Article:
And we aren’t just to thank God for the good things in life – these things are easy 1 Thessalonians 5:18 says we are to give thanks in all circumstances. Whatever happens, we can always find something for which we can give God thanksgiving. There is a story told of Matthew Henry. Matthew Henry was an early American preacher. Once, while traveling to preach, Matthew Henry was robbed. Now most people wouldn’t think that would be a circumstance in which you could give thanks, but he did. He wrote: “I am thankful that during these years I have never been robbed before. Also, even though they took my money, they did not take my life. Although they took all I had, it was not much. Finally, I am grateful that it was I who was robbed, not I who robbed.” Having this attitude of thankfulness is not easy to do but it is well worth it If you are going through a time of pain and difficulty, why don’t you try to find at least five things about your situation for which you can thank God?
I’ve often wondered as I read about this healing of the ten lepers if Jesus was trying to tell us about 90% of us don’t thank God enough. God has given us so many blessings. Never mind all of the things that we’re traditionally thankful for on this day, we need to look at the wonderful blessing of our redemption and be thankful. Think about it. Jesus died on the cross for our sins. We’ve been set free from the power of sin. We have peace with God through our Lord Jesus Christ. We have an eternal inheritance reserved in heaven for us who are kept by the power of God for salvation. Did we deserve this? Did we earn this? Not at all!How much did it cost us? Nothing! How much did it cost Jesus? His life! Romans 5, verse 8 and 9 say, “God demonstrates his own love for us in this: While we were still sinners, Christ died for us. Since we have now been justified by his blood how much more shall we be saved from God’s wrath through him!” Is that not reason enough to be overflowing with thanksgiving today?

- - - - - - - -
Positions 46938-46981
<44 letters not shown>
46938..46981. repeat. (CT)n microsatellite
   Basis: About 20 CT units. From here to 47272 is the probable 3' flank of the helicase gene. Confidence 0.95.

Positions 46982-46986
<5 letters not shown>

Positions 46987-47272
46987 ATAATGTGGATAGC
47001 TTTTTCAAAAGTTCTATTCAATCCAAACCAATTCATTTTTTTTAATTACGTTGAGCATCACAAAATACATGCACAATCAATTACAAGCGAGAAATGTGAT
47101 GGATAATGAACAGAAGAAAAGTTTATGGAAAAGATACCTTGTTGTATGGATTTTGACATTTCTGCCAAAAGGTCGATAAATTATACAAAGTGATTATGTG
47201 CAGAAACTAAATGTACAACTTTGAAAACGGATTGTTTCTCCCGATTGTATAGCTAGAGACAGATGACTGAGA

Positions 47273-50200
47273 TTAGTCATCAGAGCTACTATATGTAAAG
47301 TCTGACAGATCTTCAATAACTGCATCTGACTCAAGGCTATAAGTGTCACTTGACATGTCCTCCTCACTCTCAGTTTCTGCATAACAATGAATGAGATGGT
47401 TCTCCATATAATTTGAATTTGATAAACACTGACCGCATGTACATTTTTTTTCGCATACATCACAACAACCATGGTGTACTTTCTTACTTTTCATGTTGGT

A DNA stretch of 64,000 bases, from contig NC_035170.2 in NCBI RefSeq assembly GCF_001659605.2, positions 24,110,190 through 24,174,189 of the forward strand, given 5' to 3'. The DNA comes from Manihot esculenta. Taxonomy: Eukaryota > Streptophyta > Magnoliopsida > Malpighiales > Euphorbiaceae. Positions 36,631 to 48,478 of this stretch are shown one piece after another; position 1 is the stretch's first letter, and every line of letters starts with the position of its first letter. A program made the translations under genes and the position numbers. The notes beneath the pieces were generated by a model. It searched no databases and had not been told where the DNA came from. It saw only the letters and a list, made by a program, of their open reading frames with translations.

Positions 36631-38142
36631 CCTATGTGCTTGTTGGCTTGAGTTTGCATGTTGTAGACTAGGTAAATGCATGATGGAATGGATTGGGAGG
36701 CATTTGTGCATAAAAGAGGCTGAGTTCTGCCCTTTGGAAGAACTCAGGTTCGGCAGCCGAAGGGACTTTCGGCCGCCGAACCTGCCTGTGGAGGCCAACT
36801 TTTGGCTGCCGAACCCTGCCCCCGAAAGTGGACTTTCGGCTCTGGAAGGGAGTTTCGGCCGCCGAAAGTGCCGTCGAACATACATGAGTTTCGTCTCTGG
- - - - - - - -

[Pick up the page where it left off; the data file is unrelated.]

Let’s not be like the unthankful crowd. I don’t know about you, but I don’t want to be like those nine men, I want to be the one who says, “Thank you, thank, thank you, Jesus, for what you have done for me!” Let’s determine that we are going to be like the one man who returned and gave thanks to Jesus. Let’s not just FEEL thankful for God’s wonderful blessings BUT let’s EXPRESS our thanks to Him!